We all know that the terms technology and advancement go hand in hand—the industry can’t, and won’t, stop growing. The same can be said about the Internet. New apps, sites, platforms, models and methodologies appear every day, and as a whole, the Internet has changed the way we exist.
Thus, it’s no surprise that the state of web design is a very fluid thing, with new ideas coming to the forefront every day; some of which enhance how we use the web altogether.
That said, whether or not you actively think about it, web and user experience (UX) design plays a big role in your life. Think about the look and functionality of today’s best sites. Did they operate the same in 2007? No way. Today, they probably function far better than they did back then.
Great trends graduate to become norms. Take the term mobile friendly for example. Three years ago, having a mobile-friendly website was something to Tweet home about, but today it’s just expected that your site is optimized for mobile devices. Let’s take a glance at prominent trends in web and UX design that are relevant right now, and will help your business. Maybe one of them will become the next mobile friendly one day.
One of technology’s biggest challenges has been its ability to develop machines that can communicate with humans on a useful level. There’s work to be done yet, but at this point it’s safe to say we’ve come a long way in machine communication, and companies are rolling out chatbots on their sites and social media pages.
Chatbots offer a great means of increasing UX in a way that makes managing customer inquiries simple. As your volume of users increases, it becomes hard to scale for human-to-human communication, and chatbots are a powerful resolution to that issue. Better yet, they don’t gossip at the water cooler, and as they develop, your ability to communicate with and serve customers will only get easier—which is great news for your brand loyalty and bottom line.
Yes, it’s a term I just invented, so remember that when the term trends on Twitter. Flatness has been the preferred aesthetic in relevant web design for a few years, but now things are shifting toward Flat-point-O, which maintains the overall spirit of two-dimensional, simple designs, while tastefully and subtly drawing forward the more important stuff using slight shadows. It’s a great way to rethink hierarchy without forfeiting relevancy or UX.
The days of putting EVERYTHING above the infamous “fold” (the area at the top of a website that displays before a user scrolls) are about as relevant as pop-overs, so modern websites are spreading their content down the page more. Today’s users know to scroll down, but visual aids that gently remind them to do so are still useful. Background gradients come in handy there, as they naturally draw the eye downward.
Your eye will naturally follow the changing color, but those colors won’t take your attention away from the information they’re leading you to. If your site is top heavy from an overload of content above the fold, consider spreading your content out and adding a gradient in the background.
Geometric compositions have been the norm in website design for a long time, but pioneers are starting to do away with that. Asymmetrical design that actually looks good and maintains the ability to convert is difficult to achieve, but if done well, can make a brand really stand out ahead of the pack.
If you’re one of our clients, we probably won’t be turning your site into a piece of abstract expressionism any time soon, but it will be interesting to see if Internet starts to break free of geometry in favor of interesting compositions.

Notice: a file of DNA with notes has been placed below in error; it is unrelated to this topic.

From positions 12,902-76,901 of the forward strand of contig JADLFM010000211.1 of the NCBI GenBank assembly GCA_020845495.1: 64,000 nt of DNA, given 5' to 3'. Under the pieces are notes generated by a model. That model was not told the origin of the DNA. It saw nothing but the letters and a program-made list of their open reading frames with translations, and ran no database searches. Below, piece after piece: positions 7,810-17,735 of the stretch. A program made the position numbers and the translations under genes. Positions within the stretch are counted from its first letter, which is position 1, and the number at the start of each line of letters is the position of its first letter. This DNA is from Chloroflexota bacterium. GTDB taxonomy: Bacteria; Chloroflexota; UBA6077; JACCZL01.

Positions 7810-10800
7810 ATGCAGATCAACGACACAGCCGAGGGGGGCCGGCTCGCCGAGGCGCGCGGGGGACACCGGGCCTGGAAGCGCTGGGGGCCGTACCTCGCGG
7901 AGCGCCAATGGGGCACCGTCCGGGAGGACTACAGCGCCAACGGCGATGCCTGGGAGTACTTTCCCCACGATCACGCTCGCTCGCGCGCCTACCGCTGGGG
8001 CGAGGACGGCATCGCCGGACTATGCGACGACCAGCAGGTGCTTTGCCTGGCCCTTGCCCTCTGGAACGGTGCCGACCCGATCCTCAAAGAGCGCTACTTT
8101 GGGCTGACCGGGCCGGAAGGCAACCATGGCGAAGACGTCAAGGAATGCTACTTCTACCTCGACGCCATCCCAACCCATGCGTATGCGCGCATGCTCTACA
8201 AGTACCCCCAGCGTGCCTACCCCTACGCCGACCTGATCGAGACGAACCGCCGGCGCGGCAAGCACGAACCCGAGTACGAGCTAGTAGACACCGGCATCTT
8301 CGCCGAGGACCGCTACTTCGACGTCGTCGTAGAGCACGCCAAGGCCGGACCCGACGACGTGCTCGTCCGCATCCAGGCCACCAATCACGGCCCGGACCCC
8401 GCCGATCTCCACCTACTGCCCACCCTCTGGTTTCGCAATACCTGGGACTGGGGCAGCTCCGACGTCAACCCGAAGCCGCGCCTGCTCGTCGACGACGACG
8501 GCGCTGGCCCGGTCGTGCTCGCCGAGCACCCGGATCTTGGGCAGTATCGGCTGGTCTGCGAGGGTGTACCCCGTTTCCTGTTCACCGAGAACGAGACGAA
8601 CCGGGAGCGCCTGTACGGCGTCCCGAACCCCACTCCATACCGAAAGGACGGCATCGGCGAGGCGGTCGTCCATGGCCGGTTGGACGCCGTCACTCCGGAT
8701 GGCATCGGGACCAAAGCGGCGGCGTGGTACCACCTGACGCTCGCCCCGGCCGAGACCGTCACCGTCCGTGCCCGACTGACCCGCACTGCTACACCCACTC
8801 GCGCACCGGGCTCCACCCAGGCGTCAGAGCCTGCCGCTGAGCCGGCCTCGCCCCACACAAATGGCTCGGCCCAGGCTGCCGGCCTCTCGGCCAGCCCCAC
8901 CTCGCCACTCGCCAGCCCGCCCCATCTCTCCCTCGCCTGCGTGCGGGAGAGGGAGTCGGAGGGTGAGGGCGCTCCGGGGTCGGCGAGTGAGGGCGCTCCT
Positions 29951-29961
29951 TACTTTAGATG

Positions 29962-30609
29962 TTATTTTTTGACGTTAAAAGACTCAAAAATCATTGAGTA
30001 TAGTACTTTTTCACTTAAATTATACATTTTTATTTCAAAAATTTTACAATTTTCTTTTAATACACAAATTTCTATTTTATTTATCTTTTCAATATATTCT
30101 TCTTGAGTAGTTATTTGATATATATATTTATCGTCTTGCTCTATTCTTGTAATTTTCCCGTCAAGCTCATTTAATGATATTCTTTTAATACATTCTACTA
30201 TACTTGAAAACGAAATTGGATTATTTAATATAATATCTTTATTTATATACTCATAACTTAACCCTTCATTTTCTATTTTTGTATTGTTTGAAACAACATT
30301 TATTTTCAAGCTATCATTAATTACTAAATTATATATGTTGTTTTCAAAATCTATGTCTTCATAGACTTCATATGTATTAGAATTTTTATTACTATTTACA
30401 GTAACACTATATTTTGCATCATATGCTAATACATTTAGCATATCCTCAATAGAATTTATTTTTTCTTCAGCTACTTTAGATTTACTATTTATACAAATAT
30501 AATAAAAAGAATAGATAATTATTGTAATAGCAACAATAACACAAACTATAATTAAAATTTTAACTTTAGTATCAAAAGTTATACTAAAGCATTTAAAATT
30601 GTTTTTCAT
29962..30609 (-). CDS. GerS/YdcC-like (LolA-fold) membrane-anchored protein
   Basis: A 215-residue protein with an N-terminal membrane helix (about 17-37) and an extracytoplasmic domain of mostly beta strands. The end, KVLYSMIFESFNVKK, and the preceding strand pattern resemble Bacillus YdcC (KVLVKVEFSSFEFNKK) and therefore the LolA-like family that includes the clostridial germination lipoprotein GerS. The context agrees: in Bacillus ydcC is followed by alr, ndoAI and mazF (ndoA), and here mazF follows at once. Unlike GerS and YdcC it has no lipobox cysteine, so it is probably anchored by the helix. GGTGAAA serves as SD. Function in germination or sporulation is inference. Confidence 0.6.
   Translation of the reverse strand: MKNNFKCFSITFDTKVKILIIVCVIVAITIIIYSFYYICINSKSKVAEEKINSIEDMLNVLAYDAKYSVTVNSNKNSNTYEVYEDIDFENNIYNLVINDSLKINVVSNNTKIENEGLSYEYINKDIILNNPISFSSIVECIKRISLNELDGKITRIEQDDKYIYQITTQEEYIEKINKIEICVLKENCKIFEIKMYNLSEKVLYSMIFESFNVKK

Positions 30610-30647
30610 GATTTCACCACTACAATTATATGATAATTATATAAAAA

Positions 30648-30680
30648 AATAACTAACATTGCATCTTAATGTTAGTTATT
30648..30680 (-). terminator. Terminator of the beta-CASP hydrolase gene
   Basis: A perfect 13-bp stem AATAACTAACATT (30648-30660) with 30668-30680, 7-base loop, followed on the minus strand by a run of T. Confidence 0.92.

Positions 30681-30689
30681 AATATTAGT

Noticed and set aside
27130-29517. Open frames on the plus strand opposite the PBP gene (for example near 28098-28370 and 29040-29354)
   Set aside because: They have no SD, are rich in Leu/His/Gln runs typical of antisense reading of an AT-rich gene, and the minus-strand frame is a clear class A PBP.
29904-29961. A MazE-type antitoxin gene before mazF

Lato is a great font—it’s simple to read, web friendly and utilitarian. But there’s also nothing overly exciting about it. As we’re learning in 2017, sometimes it’s OK to break away from uniformed simplicity with decorative fonts.
Typography is powerful in a unique way. Not only do the words used carry a message, but the physical letters create a mood and help evoke emotion. If you can use interesting typography that effectively tells your story, while looking good, going beyond the Lato and Helvetica will provide better UX for your users.
P.S., this is not permission to use 13 fonts on your website. Please don’t do that.
We know that mobile friendliness is now a standard, but fate was grimmer for some other trends that popped up (and popped-over) along the way. In a world where quality UX is revered, these three noteworthy trends have been mostly laid to rest.
1. Pop-overs: We all know the feeling of frustration when we’re trying to read an article and all of a sudden, a pop-over overrides your experience and takes up your whole screen to deliver a promotion or message completely unrelated to what you’re on the site for in the first place. Fortunately, the pop-over trend is mostly kaput.
2. Skeuomorphic Design: Or, computer-rendered designs and artwork that aims to vividly reflect what it’s portraying in as lifelike a capacity as possible. While skeuomorphic designs can be cool, they’ve proven to be mostly unnecessary. Today’s trends favor simplicity and flatness, and skeuomorphic designs are neither of those things.
3. Autoplay Everything: Flash videos, embedded music, pop up ads, to name a few. We already suffer from enough media bombardment in our daily lives, and when websites started to follow suit, it wasn’t long before the autoplay everything craze was sunset.
In closing, while I would encourage you to implement some of these trends into your website, it’s important that every change you make has a functional purpose. Why are you adding a chatbot? Do you really to be? Gradients are nice in general, but is one going to conflict with the rest of your site?
Ask yourself these questions, and use common sense, and I promise both the Internet and your conversion rates will be better off. Good luck out there in the Wild West.
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